Back to the plot, the Doctor recognises Edgeworth (a brilliant but utterly wasted Maurice Denham) as his old Time Lord drinking pal Azmael, and there’s some discussion of how crowded this “deserted asteroid” seems to be getting. Which is unfortunate, as it highlights what a huge coincidence it is that the Doctor and Azmael to have arrived there at the same time. Also a ridiculous coincidence is that Hugo, trapped in the hugeness of the TARDIS, somehow manages to track down the power pack to his gun from its hiding place.
“The sound of giant slugs!”
To Jaconda, then. Hugo’s temporary addition to the TARDIS crew gives us one amusing line (“Lieutenant!”), but I seem to recall this was ad-libbed, which must be true as it’s far too good to have been scripted. The Doctor has another rant of self-pity, but at least from this point on his erratic behaviour doesn’t stray into cruelty or cowardice.
More silliness occurs: Mestor looks ridiculous and Edwin Richfield is wasted in the role; all the stuff with moving the planets about is deeply silly; the twins get awful lines like “Why do you like to play the man of mystery? It’s a role you play very badly?”- the irony being, of course, that Denham is acting them both off the screen.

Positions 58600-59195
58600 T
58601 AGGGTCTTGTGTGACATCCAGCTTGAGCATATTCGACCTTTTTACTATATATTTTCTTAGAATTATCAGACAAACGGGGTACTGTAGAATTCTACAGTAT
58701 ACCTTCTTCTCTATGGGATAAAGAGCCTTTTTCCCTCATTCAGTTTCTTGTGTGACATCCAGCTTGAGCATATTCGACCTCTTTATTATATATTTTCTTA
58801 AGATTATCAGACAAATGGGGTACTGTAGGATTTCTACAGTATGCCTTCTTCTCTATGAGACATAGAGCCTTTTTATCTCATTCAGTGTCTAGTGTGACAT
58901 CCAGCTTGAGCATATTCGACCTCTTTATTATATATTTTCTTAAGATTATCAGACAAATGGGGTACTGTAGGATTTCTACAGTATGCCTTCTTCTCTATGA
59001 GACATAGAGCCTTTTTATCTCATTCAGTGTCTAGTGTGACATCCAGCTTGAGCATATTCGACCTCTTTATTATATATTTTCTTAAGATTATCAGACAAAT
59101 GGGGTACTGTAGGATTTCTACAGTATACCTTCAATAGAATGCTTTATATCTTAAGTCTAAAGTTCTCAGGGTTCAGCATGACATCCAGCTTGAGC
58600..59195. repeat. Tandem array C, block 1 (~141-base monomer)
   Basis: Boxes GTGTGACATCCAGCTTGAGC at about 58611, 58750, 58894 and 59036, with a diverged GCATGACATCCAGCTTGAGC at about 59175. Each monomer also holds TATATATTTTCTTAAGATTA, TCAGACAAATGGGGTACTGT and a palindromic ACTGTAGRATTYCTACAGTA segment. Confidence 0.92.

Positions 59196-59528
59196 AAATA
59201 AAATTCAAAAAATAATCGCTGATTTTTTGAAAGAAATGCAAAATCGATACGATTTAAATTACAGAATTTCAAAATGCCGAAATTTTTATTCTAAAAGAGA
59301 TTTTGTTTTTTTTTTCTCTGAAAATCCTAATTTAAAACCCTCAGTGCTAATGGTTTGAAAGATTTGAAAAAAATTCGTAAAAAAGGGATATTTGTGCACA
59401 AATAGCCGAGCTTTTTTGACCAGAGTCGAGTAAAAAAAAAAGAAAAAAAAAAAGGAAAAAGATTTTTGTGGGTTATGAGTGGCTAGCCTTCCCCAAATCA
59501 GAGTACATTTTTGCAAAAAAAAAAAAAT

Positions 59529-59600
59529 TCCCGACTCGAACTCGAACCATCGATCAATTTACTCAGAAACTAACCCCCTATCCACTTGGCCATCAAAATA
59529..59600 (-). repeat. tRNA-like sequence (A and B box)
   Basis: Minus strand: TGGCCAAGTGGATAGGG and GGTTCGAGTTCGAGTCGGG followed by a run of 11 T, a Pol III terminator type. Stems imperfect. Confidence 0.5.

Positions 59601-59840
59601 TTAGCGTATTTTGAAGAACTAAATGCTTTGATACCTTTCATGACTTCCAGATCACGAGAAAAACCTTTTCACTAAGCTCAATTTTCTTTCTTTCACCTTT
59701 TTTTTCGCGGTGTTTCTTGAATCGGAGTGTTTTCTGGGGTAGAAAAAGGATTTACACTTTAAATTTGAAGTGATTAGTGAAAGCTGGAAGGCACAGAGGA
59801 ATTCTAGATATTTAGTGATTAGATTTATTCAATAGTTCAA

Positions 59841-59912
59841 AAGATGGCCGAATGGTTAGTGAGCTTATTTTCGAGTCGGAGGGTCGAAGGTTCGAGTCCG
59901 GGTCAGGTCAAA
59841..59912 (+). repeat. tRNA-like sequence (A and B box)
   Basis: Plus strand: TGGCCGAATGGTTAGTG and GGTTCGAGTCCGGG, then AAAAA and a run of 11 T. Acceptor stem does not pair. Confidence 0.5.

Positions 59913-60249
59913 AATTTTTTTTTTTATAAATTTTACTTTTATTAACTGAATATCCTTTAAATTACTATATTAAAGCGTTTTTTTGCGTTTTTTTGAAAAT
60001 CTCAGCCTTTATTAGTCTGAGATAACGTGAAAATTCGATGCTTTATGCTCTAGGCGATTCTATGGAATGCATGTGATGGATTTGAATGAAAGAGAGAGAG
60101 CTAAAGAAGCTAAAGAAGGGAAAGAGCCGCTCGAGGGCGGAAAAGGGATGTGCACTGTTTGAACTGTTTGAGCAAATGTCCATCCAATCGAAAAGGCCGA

“Our genius has been abused!”
As soon as the Doctor points it out, Azmael immediately realises that the whole guff with the planets is obviously stupid, apparently. Gah! Please make it stop! The Doctor subsequently works out that Mestor intends to cause a supernova courtesy of Jaconda’s sun, which will disperse the slug eggs across the universe. So, er, two small planets falling into a star will cause a supernova how, exactly?
The conclusion with Azmael sacrificing himself to kill Mestor, who’s taken over his mind for some reason, is embarrassingly poor, but at least Colin Baker continues to impress in the confrontation scenes with Mestor. Peter Davison, like Troughton, had been playing the Doctor as a part, while Colin Baker is more in the larger-than-life tradition of Pertwee and Tom Baker, but it feels to be getting this type of Doctor back again. I just hope he settles down.
Well, obviously that was a 1/5. Embarrassingly poor, although the fact it was entertainingly bad means it scores better than certain other stories.
As for Season 21 as a whole- well, it’s the worst yet, as I rather embarrassingly seem too be saying every season at the moment! And at 2.857/5 it’s the first season I’ve ranked below 3/5 on average, in spite of the fact it contains two stories I rated 5/5. That feels a bit awkward, as I’ve never felt any particular dislike for the last two seasons, but that’s how the stories rated!
“I can take an insult. I just don’t want to be shot.”
Let us rejoice! Robert Holmes is back after six long years! May there be public holidays and dancing in the street! Never before have I squee’d so much at the name of the writer at the beginning of a story.